The book is divided into 11 different sections, covering Windows installations, Internet connections, storage devices, input devices, printers, multimedia, network connections, memory problems, processors, power supplies, and software applications. Each section easily stands alone, so you only have to read the pages pertaining to your particular problem, although there are plenty of cross-references in case you need more details about other components. There is an appendix on the philosophy and basic procedures for troubleshooting, which will definitely help you in isolating a problem.

Even if you still want to rely on your tech support people, I recommend that you buy and use this book. You will make their job easier by learning what symptoms to report and maybe even by fixing some of the easier things yourself.

Super Searcher, Author, Scribe: Successful Writers Share Their Internet Research Secrets

by Loraine Page, edited by Reva Basch

ISBN: 0-910965-58-7

Published: 2002

Pages: 216 pp.; softcover

Price: $24.95

Available from:
CyberAge Books, Information Today, Inc., 143 Old Marlton Pike, Medford, NJ 08055-8750; 609/654-6266;


This ninth book in the Super Searcher series is a little different—most of the contributors are not actually super searchers in the traditional sense. They are writers and may, indeed, be more skilled at searching than their colleagues, but probably less so than most information professionals. However, this gives a unique perspective to the series—almost like talking to end-users!

An eclectic bunch of 14 writers was interviewed for this book by Link-Up editor Loraine Page, covering such areas as screen and script writing, crime novels, science and technology news, general non-fiction, religion and social issues, romance, and poetry. What links these disparate fields together is a universal need for background information. All of the authors used the Internet and e-mail, but in varying degrees. And not a one felt that the Internet could completely replace traditional online and print resources.

The sources cited are all listed in the appendix and are also available on the super searchers Web site []. These range from online reference works such as dictionaries and encyclopedias to online discussion lists to writers' forums to business and news sources, to trivia and fact-verification sites. Interestingly, Google was not the only search engine mentioned. It seems each author has their favorite one or two engines, with little overlap in the preferences.

There are many interesting Internet resources mentioned in this book. My favorites are the Rectal Foreign Bodies Web site and the cliché finding sites, but there are many more serious sites as well. Although many will be familiar to any informational professional, there will always be at least a few new ones. However, I think the most useful aspect of this book is the opportunity to get into the mind of a different kind of searcher.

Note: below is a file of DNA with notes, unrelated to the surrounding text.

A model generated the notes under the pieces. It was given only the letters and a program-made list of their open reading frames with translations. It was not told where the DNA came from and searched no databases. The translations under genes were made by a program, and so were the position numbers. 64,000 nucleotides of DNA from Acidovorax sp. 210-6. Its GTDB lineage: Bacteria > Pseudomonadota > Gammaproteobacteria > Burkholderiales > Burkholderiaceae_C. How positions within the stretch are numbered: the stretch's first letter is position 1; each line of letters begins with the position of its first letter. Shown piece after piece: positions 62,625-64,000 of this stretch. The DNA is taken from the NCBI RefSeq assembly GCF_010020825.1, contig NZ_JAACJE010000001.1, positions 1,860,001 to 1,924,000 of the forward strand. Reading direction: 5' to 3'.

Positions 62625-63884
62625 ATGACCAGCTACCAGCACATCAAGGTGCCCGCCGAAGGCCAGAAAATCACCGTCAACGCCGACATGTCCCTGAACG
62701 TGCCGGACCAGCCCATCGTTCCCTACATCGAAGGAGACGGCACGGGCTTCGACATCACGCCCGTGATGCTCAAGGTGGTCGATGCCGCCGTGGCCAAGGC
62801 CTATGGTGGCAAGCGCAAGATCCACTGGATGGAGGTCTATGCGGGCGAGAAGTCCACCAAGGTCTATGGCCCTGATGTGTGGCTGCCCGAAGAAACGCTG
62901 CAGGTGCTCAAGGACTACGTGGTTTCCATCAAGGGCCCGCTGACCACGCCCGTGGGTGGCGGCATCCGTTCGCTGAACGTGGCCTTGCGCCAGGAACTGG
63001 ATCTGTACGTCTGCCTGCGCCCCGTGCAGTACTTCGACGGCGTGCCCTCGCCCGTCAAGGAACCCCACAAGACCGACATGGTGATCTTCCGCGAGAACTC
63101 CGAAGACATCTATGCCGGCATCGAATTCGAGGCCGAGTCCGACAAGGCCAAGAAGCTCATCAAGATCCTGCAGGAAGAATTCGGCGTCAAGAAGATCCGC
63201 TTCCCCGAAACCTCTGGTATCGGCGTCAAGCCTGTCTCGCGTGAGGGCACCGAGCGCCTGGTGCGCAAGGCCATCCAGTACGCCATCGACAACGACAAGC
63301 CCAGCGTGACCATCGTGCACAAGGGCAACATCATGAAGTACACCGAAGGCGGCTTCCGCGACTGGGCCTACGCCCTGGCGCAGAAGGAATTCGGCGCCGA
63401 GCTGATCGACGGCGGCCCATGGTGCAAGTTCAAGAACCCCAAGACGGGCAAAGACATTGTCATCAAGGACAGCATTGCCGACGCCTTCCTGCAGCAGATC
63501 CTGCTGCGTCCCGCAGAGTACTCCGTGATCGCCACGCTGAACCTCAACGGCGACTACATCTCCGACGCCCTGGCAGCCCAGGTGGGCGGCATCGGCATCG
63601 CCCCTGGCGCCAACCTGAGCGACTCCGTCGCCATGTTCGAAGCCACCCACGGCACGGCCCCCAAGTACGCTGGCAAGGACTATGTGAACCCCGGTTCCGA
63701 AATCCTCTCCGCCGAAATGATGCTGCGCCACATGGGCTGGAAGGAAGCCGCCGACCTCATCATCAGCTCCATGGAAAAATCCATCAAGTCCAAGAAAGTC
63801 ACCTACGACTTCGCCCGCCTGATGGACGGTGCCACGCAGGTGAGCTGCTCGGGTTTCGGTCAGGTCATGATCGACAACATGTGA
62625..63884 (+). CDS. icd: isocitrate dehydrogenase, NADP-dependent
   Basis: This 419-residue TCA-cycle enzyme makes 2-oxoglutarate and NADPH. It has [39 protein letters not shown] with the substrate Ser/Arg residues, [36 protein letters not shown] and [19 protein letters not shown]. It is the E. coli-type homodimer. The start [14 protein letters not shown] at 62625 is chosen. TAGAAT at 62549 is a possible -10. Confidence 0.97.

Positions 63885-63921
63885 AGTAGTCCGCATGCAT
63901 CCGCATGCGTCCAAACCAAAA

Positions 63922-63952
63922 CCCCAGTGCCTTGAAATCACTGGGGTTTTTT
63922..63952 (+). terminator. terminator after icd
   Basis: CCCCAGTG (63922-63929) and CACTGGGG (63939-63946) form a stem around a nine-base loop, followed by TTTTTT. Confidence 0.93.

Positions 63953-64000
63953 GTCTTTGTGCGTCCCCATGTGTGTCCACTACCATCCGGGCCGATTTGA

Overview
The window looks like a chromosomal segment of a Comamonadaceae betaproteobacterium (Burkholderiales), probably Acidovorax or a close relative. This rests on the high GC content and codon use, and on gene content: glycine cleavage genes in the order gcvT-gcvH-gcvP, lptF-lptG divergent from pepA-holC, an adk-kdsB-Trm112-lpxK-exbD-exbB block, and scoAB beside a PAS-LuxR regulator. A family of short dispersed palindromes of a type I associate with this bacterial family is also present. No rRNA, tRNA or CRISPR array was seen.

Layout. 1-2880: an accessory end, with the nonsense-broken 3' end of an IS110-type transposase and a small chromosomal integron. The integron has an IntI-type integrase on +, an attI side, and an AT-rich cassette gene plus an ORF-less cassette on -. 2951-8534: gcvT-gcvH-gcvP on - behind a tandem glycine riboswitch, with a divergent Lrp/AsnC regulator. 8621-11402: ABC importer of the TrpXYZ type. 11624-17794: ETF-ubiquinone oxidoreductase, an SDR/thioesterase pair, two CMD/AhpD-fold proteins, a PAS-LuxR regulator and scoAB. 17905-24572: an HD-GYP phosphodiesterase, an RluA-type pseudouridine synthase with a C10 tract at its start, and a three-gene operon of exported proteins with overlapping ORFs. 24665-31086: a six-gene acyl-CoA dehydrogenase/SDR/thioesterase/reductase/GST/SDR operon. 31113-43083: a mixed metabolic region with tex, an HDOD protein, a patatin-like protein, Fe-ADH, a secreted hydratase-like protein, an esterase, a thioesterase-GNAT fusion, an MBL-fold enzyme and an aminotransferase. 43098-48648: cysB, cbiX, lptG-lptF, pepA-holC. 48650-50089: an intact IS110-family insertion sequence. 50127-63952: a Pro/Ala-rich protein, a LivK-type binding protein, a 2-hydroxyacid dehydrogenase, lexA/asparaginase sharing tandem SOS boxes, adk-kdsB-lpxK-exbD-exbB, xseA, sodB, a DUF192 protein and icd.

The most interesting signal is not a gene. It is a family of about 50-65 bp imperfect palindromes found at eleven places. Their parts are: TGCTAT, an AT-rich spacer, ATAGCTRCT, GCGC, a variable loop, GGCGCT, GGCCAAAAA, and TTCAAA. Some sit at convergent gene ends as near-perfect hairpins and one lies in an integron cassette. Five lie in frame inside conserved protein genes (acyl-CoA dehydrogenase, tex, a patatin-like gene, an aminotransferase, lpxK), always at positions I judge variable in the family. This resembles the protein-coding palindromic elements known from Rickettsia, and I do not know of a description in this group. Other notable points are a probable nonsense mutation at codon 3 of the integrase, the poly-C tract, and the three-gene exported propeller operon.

Essential Blogging

by Cory Doctorow, Rael Dornfest, J. Scott Johnson, Shelley Powers, Benjamin Trott, and Mena G. Trott

ISBN: 0-596-00388-9

Published: 2002

Pages: 244 pp.; softcover

Price: $29.95

Available from: O'Reilly & Associates, Inc., 1005 Gravenstein Highway North,
Sebastopol, CA 95472; 800/998-9938;

In the information industry, everyone eventually becomes an aggregator, and blogging is an easy way for librarians to jump on the aggregation bandwagon. In case you aren't familiar with blogging, the term comes from Weblog, and is a process of communicating with short posts on any type of topics, usually in reverse chronological order. Examples include news headlines with personal commentary attached or simply posts of new Web sites of interest with descriptions. According to this book, there are hundreds of thousands of blogs available, along with several varieties of software packages to help you automate and simplify the process.

This book is designed for anyone who wants to get started in blogging. After a short introduction, the authors focus on software and services to get you up and blogging in no time. Blogs are hosted on a Web server. You can choose to edit your blog in real time through software provided by the hosting service, or via a desktop client, and then upload the files when ready. The authors do a good job of explaining the benefits and disadvantages of each and provide descriptions of a number of freeware or shareware desktop clients and hosting services.

Most of the book focuses on demonstrating the use of the different blogging systems. You learn the basics early on. Each subsequent chapter introduces a more sophisticated system. You can easily choose the one that matches your comfort level, download the software or connect to the host, and follow the detailed instructions and screen shots to get your first blog up in minutes.

The last chapter provides words of advice from a wide variety of experienced bloggers. These are fun to read, as well as informative. If there is any topic about which you want to share you perceptions and wisdom with the world, start a blog. Just remember that it may be addictive.